US & Canada

Washington state landslide: Hopes fade of finding survivors

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Media captionA large rescue operation is under way following Saturday's landslide, as David Willis reports

The search for victims of a huge landslide in the north-western US state of Washington, which has claimed at least eight lives, is in its third day.

A dozen or so people are thought to remain unaccounted for in the 54m (177ft) deep wall of mud near the town of Oso.

Search crews have worked day and night, employing helicopters in the dangerous conditions which destroyed 30 homes.

Several people, including an infant, were critically injured.

"We didn't see or hear any signs of life out there," local fire chief Travis Hots said of the disaster scene, which is about 90km (55 miles) north of Seattle.

"It's very disappointing to all emergency responders on scene."

'Gone in three seconds'

Authorities have continued their search-and-rescue operations amid a tangled debris field that Washington Governor Jay Inslee labelled "a square mile of total devastation".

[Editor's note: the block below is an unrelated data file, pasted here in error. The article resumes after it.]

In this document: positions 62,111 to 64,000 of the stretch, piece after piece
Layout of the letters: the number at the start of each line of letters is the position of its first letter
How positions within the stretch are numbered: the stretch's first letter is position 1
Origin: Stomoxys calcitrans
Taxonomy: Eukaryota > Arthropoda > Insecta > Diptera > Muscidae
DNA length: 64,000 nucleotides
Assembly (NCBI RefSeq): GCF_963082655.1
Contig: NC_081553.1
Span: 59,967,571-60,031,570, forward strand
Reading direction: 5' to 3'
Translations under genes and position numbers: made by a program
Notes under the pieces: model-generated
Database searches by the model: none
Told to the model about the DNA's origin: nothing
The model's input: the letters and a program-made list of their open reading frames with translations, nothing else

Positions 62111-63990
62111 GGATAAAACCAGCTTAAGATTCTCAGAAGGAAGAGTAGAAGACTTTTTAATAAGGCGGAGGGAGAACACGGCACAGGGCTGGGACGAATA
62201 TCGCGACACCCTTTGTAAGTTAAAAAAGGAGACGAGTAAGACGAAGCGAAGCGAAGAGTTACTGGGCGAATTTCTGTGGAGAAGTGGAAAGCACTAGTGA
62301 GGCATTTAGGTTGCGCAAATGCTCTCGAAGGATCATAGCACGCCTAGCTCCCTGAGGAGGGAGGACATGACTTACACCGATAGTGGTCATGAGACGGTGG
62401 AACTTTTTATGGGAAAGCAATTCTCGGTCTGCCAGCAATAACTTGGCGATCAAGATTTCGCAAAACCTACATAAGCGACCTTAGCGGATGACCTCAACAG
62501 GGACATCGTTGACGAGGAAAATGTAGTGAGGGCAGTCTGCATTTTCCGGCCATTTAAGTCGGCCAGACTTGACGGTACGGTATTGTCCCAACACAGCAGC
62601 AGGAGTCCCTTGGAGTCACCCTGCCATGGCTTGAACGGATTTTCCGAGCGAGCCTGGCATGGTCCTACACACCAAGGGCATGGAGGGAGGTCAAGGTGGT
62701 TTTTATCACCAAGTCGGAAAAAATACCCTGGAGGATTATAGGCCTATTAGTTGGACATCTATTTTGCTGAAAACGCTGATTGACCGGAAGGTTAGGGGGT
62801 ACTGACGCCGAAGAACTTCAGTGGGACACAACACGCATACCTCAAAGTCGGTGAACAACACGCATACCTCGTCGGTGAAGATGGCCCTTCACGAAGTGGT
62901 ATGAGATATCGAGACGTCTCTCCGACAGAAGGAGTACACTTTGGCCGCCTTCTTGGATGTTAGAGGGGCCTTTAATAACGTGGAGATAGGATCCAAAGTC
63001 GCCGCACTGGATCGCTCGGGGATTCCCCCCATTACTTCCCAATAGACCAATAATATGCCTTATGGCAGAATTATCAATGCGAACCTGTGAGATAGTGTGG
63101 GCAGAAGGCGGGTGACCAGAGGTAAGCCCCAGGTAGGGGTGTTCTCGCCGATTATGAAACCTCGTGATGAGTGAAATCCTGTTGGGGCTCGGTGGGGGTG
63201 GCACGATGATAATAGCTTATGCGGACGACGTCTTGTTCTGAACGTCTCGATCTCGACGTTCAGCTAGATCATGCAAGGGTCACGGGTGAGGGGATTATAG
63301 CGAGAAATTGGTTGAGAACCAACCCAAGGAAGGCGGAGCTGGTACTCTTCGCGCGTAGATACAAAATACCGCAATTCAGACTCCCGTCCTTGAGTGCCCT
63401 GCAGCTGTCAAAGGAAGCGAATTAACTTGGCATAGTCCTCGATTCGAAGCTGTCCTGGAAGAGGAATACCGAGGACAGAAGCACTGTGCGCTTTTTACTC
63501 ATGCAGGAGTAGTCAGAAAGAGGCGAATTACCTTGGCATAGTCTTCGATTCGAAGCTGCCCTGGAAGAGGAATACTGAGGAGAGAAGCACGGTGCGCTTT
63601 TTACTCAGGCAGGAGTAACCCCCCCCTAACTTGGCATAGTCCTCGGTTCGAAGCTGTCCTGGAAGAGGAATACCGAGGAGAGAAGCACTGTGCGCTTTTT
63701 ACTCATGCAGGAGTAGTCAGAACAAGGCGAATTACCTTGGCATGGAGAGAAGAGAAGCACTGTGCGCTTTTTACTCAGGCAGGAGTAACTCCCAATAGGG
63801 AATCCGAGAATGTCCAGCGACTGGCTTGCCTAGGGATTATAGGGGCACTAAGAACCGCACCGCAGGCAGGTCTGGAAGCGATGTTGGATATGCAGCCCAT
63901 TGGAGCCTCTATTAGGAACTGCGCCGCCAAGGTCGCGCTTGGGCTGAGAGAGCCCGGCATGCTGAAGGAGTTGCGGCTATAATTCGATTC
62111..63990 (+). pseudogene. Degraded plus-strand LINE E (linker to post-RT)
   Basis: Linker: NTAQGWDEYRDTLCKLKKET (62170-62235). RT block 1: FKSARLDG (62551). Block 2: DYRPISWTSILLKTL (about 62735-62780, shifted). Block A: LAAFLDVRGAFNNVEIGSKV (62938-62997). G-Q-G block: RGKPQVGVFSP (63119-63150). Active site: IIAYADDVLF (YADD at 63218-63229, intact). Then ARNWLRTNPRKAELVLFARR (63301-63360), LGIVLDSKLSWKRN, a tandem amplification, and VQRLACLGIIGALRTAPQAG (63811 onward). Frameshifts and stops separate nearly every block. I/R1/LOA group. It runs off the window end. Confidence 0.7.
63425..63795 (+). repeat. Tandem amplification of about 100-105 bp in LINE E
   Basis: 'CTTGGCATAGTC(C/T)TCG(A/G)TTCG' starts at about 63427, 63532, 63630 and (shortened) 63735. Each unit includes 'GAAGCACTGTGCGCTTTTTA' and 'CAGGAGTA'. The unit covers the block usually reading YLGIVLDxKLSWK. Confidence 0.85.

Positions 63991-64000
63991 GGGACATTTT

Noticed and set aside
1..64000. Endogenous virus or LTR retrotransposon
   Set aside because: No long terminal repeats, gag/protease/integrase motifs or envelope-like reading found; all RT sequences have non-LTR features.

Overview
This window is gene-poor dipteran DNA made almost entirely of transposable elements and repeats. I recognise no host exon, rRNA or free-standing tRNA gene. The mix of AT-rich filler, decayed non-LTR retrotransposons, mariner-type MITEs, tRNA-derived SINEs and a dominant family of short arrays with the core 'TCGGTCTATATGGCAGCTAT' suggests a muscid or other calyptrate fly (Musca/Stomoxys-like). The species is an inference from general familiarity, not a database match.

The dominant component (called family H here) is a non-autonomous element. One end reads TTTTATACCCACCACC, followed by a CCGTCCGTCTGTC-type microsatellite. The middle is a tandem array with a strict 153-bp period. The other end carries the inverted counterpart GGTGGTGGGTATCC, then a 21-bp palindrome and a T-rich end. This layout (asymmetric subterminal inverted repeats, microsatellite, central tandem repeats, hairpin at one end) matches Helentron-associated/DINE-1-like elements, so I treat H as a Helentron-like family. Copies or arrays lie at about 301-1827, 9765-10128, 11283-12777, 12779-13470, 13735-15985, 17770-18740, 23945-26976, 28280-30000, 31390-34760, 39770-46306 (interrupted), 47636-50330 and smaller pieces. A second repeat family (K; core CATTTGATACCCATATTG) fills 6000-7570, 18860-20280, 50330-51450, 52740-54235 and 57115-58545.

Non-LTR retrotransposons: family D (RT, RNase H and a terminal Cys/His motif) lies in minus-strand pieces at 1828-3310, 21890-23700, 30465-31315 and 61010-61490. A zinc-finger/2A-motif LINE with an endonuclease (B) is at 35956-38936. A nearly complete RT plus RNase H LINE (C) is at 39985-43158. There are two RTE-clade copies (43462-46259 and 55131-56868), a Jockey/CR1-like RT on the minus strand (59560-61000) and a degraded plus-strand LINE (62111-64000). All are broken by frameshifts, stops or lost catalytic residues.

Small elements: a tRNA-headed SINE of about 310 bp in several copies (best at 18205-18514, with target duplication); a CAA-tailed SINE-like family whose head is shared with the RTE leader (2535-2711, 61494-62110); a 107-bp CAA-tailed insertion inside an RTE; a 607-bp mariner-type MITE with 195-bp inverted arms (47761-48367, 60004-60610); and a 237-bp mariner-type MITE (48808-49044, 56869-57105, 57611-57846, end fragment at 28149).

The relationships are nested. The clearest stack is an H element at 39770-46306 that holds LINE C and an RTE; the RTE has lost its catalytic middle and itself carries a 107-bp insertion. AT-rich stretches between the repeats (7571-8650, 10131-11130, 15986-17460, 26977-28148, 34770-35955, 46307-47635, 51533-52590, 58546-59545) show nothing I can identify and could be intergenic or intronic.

Image copyright Reuters
Image caption The landslide is said to have destroyed 30 homes in the area
Image copyright Reuters
Image caption The authorities say the landslide was caused by recent heavy rain
Image copyright Reuters
Image caption Dangerous conditions are hampering the rescue effort
Image copyright Reuters
Image caption The thick mud covered a square mile

An 81-year-old man and a six-month-old boy were said to be in critical condition at a Seattle hospital on Sunday.

An eyewitness told the Daily Herald that he was driving on the road near Oso and had to quickly brake to avoid the mudslide.

"I just saw the darkness coming across the road. Everything was gone in three seconds,'' Paulo Falcao told the newspaper.

Robin Youngblood, another witness, told the Seattle Times: "All of a sudden there was a wall of mud. Then it hit and we were rolling.

"The house was in sticks. We were buried under things, and we dug ourselves out."

The landslide cut off the city of Darrington and clogged the north fork of the Stillaguamish River.

This prompted fears of severe flooding downstream if the build-up of water behind the debris breaks through suddenly.

The authorities say the landslide was caused by recent heavy rain.

The area has had problems in the past with unstable land.

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